Environmental engineers assess the impact of engineering projects on water, soil, air and noise levels, and advise and design ways to minimise this impact. They also plan and design systems to treat and remove waste, such as waste water systems.
Graduate environmental engineers usually earn
$45K-$75K per year
Senior environmental engineers who work as team leaders or managers usually earn
$100K-$120K per year
Source: Robert Walters Global Salary Survey, 2015.
Pay for environmental engineers varies depending on skills and experience.
- Graduates usually start on about $45,000 to $75,000 a year.
- Mid-level environmental engineers usually earn between $75,000 and $95,000.
- Senior environmental engineers who work as team leaders or managers usually earn between $100,000 and $120,000.
- Principal environmental engineers responsible for overseeing engineering projects earn between $130,000 and $160,000.
According to the Institute of Professional Engineers New Zealand (IPENZ), the average annual salary for an environmental engineer in 2015 was about $85,000.
Source: Robert Walters Global Salary Survey, 2015.
(This information is a guide only. Find out more about the sources of our pay information)
What you will do
Environmental engineers may do some or all of the following:
- report on the environmental impact of proposed engineering and construction projects, and advise how to minimise this impact
- prepare reports, sketches, working drawings and specifications based on the sites and the clients' needs
- manage projects from start to finish, including visiting sites to check construction is going to plan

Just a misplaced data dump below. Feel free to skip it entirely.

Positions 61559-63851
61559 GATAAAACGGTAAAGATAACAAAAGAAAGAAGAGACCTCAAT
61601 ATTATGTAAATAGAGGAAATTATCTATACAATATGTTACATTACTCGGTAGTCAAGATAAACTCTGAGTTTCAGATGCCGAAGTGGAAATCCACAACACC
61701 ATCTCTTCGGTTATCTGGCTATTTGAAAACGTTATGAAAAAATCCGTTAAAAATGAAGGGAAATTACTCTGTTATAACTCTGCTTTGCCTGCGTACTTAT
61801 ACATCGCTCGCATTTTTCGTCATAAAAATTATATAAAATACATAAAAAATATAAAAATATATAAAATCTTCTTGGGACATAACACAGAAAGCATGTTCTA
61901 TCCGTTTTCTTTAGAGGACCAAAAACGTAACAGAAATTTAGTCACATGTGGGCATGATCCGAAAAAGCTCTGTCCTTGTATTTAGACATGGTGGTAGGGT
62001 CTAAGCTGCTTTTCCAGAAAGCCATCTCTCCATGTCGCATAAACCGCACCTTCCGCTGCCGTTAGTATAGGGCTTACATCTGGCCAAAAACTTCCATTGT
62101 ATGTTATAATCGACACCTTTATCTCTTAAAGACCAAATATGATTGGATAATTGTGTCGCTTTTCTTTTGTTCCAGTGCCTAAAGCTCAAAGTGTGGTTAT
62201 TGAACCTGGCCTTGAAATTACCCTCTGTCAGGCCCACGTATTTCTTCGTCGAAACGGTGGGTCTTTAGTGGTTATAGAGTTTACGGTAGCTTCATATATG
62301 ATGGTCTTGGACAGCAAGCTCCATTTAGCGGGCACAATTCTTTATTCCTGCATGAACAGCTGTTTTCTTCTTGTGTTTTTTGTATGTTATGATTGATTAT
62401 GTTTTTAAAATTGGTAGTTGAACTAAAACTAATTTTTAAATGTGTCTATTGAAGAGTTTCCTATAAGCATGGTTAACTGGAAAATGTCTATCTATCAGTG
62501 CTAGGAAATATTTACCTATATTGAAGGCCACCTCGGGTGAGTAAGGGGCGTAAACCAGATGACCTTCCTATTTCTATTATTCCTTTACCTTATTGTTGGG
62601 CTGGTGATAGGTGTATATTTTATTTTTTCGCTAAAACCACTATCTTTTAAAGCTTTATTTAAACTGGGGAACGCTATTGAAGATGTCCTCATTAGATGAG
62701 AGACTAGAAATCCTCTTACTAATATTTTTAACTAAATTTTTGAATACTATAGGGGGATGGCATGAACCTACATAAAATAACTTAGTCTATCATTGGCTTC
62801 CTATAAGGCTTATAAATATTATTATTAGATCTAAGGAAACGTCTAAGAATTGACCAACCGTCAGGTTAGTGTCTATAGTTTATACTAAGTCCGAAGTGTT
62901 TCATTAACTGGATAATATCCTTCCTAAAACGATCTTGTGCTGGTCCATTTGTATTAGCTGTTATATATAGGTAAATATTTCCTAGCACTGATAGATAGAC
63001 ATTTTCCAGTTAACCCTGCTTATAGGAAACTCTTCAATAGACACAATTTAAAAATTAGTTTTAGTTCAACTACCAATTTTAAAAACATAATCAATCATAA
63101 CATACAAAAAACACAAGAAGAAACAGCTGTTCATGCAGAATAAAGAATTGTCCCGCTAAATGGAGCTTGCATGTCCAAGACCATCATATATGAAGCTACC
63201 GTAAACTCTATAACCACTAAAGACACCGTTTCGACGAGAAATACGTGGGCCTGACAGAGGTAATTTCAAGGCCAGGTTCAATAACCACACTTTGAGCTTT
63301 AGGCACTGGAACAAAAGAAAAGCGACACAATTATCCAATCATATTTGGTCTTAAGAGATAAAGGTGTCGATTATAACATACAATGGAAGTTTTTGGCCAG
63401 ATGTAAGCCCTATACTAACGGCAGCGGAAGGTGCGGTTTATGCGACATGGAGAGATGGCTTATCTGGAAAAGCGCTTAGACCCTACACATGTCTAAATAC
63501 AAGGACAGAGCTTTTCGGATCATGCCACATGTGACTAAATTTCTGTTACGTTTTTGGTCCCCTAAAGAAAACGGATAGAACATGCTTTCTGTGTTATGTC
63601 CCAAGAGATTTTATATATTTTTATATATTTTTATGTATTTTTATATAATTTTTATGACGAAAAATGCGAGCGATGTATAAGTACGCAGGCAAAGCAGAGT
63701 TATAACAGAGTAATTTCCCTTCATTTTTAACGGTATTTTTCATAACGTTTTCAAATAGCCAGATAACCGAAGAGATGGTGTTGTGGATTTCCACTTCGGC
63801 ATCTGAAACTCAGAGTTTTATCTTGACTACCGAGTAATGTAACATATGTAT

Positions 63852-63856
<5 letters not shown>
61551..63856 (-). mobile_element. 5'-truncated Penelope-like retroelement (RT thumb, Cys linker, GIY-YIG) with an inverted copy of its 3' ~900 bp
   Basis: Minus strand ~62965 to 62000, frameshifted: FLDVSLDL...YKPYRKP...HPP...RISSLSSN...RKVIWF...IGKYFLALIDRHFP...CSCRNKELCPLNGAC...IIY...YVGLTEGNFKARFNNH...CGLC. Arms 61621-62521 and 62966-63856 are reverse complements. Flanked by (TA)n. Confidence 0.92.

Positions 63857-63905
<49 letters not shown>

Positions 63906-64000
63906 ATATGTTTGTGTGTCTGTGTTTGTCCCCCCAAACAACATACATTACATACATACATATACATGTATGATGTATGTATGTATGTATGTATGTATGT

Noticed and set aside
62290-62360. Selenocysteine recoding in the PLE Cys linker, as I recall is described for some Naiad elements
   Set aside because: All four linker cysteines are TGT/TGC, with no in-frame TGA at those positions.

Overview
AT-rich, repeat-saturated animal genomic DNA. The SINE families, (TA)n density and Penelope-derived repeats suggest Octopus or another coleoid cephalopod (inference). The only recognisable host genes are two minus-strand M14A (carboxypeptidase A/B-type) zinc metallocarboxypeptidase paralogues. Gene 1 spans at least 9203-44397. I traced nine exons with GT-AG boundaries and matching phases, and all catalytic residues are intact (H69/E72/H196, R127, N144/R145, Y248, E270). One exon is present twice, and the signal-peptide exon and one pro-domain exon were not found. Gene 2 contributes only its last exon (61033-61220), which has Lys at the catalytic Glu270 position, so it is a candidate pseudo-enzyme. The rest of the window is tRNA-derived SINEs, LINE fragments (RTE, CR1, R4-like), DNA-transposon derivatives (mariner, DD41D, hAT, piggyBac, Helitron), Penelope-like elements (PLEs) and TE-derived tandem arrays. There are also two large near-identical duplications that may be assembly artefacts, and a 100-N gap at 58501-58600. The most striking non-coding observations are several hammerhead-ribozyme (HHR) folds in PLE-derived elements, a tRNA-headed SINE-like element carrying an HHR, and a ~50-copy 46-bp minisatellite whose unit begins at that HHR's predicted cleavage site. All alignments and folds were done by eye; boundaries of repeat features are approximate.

- design waste-management systems such as waste water treatment plants, stormwater and river-control works, and landfills
- take air, water and land samples, and send them away to be tested for pollution
- prepare assessments of environmental effects to accompany resource consent applications
- advise on treatment methods if any pollution is found
- supervise contractors carrying out work.
Skills and knowledge
Environmental engineers need to have:
- knowledge of civil engineering
- knowledge of air, water and land pollution control methods
- knowledge of public health issues
- knowledge of relevant legislation such as the Resource Management Act, the New Zealand Building Code, local by-laws and town planning regulations
- the ability to analyse and interpret information such as client requirements, plans and designs
- the ability to use geographic information system (GIS) computer modelling software.
- usually work regular office hours, but may have to work weekends and evenings to meet deadlines. Some environmental engineers may also work on call
- work in offices and at worksites
- may travel locally and overseas to work and to attend conferences and seminars.
What's the job really like?
Kimberly De Vries (nee Jupp)
With a Bachelor of Arts in geography and environmental science, Kimberly Jupp didn't take the normal route into engineering. But her background in environmental studies was just what civil engineering firm McConnell Dowell needed on its construction projects.
What does your job involve?